The odd butfascinating photograph on the opposite page was taken to John C. Pallister,entomologist at the American Museum of Natural History. Shapely tomatoes,roving eyes, driftwood, sand crabs, empty whisky bottles, howling infants andsurf casters are all common to beaches but this seemed to be something out ofthe ordinary, neither flotsam nor jetsam.
"That,"said Mr. Pallister, examining the picture, "is Calosoma scrutator, thegreen caterpillar hunter. It is a member of the Carabidae, the ground beetlefamily. It ranges over the entire eastern United States, although in prairiecountry it tends to be replaced by Calosoma calidum, which is black with goldenspots. Frequently it flies over water and drops in. It can stand a lot ofsubmersion.
"Thisspecimen could easily have fallen into the ocean and gotten washed ashore. Orit could have been running around on the sand hunting for food."
He raised amagnifying glass to one eye.
"It seems tohave lost one tarsus—no, there it is. But it has lost a part of one antenna.Ordinarily the green caterpillar hunter likes to climb trees for caterpillars.Inchworms are its favorite food. The grubs of this beetle live under leaves,humus and beach drift and prey on other insects.
"Do you findmany insects on beaches?" he was asked. Mr. Pallister smiledtolerantly.
"A livelyplace by day as well as by night," he said. "There is plenty going on.The casual observer wouldn't see much. They're there but you have to look forthem."
Leaning back inhis swivel chair and locking his hands behind his head, Mr. Pallister proceededto give an entomologist's version of the seashore. Sometimes it was a grimpicture featuring death struggles in the insect world. At other times it wasfilled with bug song. There was intrigue and there was beauty.
It appears thatthe beach is a place haunted by insect predators. The great, gray robber fliessit on the sand watching with bulging, expressionless eyes for something tomove. When it does, they pounce on it with the fury of a saber-toothed tiger.Robber flies often catch their prey in mid-air. They seize it with their legs,plunge their beaks into it and kill it with a potent injection. They evenoverwhelm bees, getting them from behind and knocking them out before they havea chance to strike back.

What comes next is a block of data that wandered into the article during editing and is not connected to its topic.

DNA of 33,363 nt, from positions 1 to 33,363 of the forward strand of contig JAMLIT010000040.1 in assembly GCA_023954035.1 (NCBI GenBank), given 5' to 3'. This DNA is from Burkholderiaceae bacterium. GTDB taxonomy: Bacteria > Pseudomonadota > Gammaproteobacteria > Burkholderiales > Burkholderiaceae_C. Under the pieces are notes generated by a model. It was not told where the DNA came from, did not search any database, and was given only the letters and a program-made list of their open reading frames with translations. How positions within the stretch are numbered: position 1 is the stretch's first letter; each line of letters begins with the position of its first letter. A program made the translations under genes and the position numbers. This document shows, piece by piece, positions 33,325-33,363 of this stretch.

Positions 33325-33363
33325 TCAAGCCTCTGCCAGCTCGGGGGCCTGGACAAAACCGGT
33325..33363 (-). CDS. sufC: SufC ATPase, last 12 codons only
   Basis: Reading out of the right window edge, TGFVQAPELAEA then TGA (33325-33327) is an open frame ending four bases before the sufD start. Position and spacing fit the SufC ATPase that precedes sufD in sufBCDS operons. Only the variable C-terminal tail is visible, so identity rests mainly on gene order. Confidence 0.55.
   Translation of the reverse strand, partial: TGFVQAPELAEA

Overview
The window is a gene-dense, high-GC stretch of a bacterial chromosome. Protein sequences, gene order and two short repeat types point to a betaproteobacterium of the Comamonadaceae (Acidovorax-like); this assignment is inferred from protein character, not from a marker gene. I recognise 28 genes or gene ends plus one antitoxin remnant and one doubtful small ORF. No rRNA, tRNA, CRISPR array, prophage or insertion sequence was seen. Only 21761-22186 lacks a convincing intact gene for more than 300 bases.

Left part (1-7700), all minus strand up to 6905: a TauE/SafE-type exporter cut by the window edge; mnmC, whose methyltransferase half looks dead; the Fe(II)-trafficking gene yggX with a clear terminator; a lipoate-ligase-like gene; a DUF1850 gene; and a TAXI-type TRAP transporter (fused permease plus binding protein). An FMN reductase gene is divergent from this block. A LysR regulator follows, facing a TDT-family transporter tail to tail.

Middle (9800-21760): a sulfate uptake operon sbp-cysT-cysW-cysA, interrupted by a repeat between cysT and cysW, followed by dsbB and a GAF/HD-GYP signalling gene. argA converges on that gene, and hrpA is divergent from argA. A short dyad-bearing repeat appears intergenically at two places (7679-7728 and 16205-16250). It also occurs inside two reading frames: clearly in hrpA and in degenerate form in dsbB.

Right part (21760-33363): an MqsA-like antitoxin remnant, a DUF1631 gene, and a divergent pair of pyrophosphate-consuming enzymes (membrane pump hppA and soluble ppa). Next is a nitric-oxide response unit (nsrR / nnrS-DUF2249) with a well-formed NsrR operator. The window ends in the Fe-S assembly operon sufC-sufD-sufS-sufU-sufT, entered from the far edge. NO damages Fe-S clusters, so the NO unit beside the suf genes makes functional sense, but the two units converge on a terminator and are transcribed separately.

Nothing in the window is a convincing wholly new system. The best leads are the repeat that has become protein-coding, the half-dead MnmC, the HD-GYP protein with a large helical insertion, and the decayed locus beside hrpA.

Dragonflies anddamsel flies dance in the sunlight above the beach while below them beetlescrawl. It may be Calosoma scrutator on the prowl but more likely wanderingColorado potato beetles, lady beetles or weevils. Tiger beetles, some of themgreener than emerald, are at home on the beach or near sandy areas. The larvaof the tiger beetles has a neat trick for feeding itself. It lurks in a burrowwith its head and mandibles just filling the surface opening. When someunsuspecting bug walks over it—whammo!—it snatches the victim in its jaws andretires for a subterranean meal. It also has hooks on its abdomen which lockinto the wall of the burrow.
"In case itgets hold of something a little strong, it can't be pulled out of thehole," Mr. Pallister explained.
Mr. Pallisterfinds his best bug hunting in the drift thrown up by the tide. Combing thisline of debris, he turns over driftwood and seaweed and is delighted wheninsects flee in all directions.
In fine, dry sandbeyond wave action and usually in a sheltered place next to a log he findssmall round holes shaped like inverted cones. These are the lairs ofdoodlebugs.
The doodlebug, orant lion, has a fat body and a large pair of pinchers. It travels backward.When it digs its hole it moves in a circle until it has made a depression. Thenit keeps tossing sand out of the bottom of the hole until it has formed aperfect funnel-shaped trap of loose sand. At the bottom of this pit thedoodlebug lurks completely hidden. When a scurrying ant or other heedlessinsect tumbles into the hole, it is unable to climb out again because of thebad footing on the walls of the trap. When it slides to the bottom thedoodlebug grabs with its pinchers and pulls it to oblivion beneath the sand.Mr. Pallister likes doodlebugs.
"They makenice pets," he said. "You keep them in a box of sand and provide themwith an ant occasionally."
Then he talked ofthe scarabs—the gold bug and the fig-eater—that drone over the beach at night;of the long-horned, wood-boring beetles that bumble through the darkness insearch of better wood in which to bore; of flies and fleas and molecrickets.
"The beach isa great place," Pallister said.
Then he bent overa tray of insects which he had been examining until confronted with thephotograph of Calosoma scrutator, the green caterpillar hunter.